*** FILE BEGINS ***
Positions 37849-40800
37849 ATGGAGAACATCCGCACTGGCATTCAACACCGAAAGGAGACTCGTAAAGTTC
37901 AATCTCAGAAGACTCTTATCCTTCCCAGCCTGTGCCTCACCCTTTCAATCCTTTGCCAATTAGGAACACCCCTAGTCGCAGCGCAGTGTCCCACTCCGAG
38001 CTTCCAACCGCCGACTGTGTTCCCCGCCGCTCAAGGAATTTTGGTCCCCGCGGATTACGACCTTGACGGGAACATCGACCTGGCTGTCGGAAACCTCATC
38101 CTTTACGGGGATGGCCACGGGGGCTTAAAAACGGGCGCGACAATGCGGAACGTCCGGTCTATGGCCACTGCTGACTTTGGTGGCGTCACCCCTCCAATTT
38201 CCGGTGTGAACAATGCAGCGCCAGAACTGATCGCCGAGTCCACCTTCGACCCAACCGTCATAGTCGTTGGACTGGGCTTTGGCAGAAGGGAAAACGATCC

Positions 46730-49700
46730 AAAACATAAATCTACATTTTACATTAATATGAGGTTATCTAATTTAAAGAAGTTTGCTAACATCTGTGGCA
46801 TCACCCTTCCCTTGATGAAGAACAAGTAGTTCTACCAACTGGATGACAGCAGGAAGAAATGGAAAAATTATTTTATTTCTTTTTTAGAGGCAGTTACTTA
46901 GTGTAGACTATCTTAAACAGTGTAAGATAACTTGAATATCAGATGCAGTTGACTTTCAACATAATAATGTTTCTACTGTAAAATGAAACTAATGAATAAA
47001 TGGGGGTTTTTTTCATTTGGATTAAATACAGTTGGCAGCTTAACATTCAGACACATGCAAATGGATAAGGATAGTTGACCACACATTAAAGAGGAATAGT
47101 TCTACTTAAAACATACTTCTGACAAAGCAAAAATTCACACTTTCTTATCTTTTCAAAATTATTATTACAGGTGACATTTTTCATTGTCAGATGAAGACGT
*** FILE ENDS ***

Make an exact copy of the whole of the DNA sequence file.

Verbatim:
Positions 37849-40800
37849 ATGGAGAACATCCGCACTGGCATTCAACACCGAAAGGAGACTCGTAAAGTTC
37901 AATCTCAGAAGACTCTTATCCTTCCCAGCCTGTGCCTCACCCTTTCAATCCTTTGCCAATTAGGAACACCCCTAGTCGCAGCGCAGTGTCCCACTCCGAG
38001 CTTCCAACCGCCGACTGTGTTCCCCGCCGCTCAAGGAATTTTGGTCCCCGCGGATTACGACCTTGACGGGAACATCGACCTGGCTGTCGGAAACCTCATC
38101 CTTTACGGGGATGGCCACGGGGGCTTAAAAACGGGCGCGACAATGCGGAACGTCCGGTCTATGGCCACTGCTGACTTTGGTGGCGTCACCCCTCCAATTT
38201 CCGGTGTGAACAATGCAGCGCCAGAACTGATCGCCGAGTCCACCTTCGACCCAACCGTCATAGTCGTTGGACTGGGCTTTGGCAGAAGGGAAAACGATCC

Positions 46730-49700
46730 AAAACATAAATCTACATTTTACATTAATATGAGGTTATCTAATTTAAAGAAGTTTGCTAACATCTGTGGCA
46801 TCACCCTTCCCTTGATGAAGAACAAGTAGTTCTACCAACTGGATGACAGCAGGAAGAAATGGAAAAATTATTTTATTTCTTTTTTAGAGGCAGTTACTTA
46901 GTGTAGACTATCTTAAACAGTGTAAGATAACTTGAATATCAGATGCAGTTGACTTTCAACATAATAATGTTTCTACTGTAAAATGAAACTAATGAATAAA
47001 TGGGGGTTTTTTTCATTTGGATTAAATACAGTTGGCAGCTTAACATTCAGACACATGCAAATGGATAAGGATAGTTGACCACACATTAAAGAGGAATAGT
47101 TCTACTTAAAACATACTTCTGACAAAGCAAAAATTCACACTTTCTTATCTTTTCAAAATTATTATTACAGGTGACATTTTTCATTGTCAGATGAAGACGT